A third party’s attempt to offer help with a contract dispute between Niagara County Community College and its faculty union has been accepted by the college’s board of trustees but rejected by the union.
A state fact-finder’s report received last week recommended wage increases or salary bonuses for seven of the last eight years and suggested changes to health insurance terms.
But the Faculty Association said the report ignored six other outstanding issues between the parties, including issues about class size and early retirement.
Thomas N. Rinaldo’s assertion in his report that “the parties essentially narrowed the open issues to wages and health insurance” was not accurate, said Joseph F. Colosi, head of the faculty union.
While those two issues are significant, Colosi said, they were not the only ones separating the parties from coming to a new contract, which the parties are in the eighth year of negotiating.
The union feels the report is “incomplete” and was disappointed the fact-finder “didn’t complete the task,” Colosi said.
In terms of wages, the report recommended:
• 2 percent raise effective September 2006, to come in the form of a bonus.
• 2 percent raise effective September 2007, half in the form of a bonus and half added to base salary.
• 3 percent raises effective September 2008, September 2009 and September 2010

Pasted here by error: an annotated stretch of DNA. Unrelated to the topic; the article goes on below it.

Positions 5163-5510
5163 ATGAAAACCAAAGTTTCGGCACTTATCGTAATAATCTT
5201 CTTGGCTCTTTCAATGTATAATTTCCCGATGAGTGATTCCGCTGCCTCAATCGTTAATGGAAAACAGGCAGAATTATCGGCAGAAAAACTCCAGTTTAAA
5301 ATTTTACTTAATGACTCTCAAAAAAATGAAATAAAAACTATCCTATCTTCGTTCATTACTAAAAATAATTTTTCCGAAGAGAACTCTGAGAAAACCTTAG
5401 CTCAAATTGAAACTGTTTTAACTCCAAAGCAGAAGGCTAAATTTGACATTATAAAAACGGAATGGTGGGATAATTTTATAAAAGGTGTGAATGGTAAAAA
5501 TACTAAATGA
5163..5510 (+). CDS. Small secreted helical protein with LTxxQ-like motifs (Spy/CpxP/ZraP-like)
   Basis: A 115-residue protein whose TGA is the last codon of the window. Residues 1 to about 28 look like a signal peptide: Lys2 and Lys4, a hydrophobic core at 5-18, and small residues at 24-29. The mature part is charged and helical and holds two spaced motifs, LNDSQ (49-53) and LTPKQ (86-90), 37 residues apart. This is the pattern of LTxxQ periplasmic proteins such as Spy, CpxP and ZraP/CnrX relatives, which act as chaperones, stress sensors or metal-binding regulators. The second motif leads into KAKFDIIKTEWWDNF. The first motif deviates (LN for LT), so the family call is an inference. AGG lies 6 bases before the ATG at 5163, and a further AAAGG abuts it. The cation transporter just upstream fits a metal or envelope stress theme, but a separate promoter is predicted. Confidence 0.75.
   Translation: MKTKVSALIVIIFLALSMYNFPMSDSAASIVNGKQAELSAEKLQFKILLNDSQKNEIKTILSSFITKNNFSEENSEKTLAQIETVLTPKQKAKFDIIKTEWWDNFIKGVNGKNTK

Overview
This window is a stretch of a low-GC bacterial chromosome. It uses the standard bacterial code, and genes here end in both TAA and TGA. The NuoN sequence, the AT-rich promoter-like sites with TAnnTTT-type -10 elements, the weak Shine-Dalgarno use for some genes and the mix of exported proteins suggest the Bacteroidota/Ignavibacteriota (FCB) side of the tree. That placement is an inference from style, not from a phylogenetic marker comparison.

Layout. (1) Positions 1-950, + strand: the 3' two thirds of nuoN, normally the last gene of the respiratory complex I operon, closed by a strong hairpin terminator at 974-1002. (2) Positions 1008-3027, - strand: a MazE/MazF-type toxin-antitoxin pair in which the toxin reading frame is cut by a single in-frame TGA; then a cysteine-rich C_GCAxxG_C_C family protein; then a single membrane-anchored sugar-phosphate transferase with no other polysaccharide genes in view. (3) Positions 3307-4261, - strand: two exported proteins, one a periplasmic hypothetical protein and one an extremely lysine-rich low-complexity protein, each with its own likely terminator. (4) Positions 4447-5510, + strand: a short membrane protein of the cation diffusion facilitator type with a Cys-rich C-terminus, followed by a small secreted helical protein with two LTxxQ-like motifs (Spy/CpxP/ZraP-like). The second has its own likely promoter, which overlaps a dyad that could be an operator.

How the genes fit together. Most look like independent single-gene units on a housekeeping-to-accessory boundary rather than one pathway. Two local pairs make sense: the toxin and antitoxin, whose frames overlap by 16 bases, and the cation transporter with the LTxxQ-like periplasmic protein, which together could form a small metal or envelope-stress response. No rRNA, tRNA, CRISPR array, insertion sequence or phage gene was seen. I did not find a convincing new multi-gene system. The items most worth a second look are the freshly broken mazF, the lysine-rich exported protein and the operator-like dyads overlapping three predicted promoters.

• 2 percent raises effective September 2011 and September 2012.
• No raise effective September of this year.
In terms of health insurance, the report adopted the college’s proposal in its entirety, including requiring union members pay 10 percent of their health insurance premiums.
The report also recommended changes to retiree benefits, including establishing a minimum retirement age of 62 and requiring retirees to use Medicare Part B and a Medicare Advantage Plan upon reaching 65.
In addition, union members retiring after Aug. 31, 2013, would be required to pay for their own Medicare Part B subscription.
College President James P. Klyczek said his administration is happy with the report.
“We feel strongly that this report confirms that the college has been reasonable in its negotiations with the Faculty Association and we have put forth honest and robust efforts to reach a suitable agreement,” Klyczek said in a written statement.
Colosi said the union, whose board rejected the report Tuesday, has been told by the arbitrator that if wages and health insurance were taken care of, the other issues would “take care of themselves.”
The report, which was accepted by the college’s board of trustees on Monday, is nonbinding and still requires the two sides to come to an agreement.
Each side paid $6,000 for the fact-finder’s involvement and report.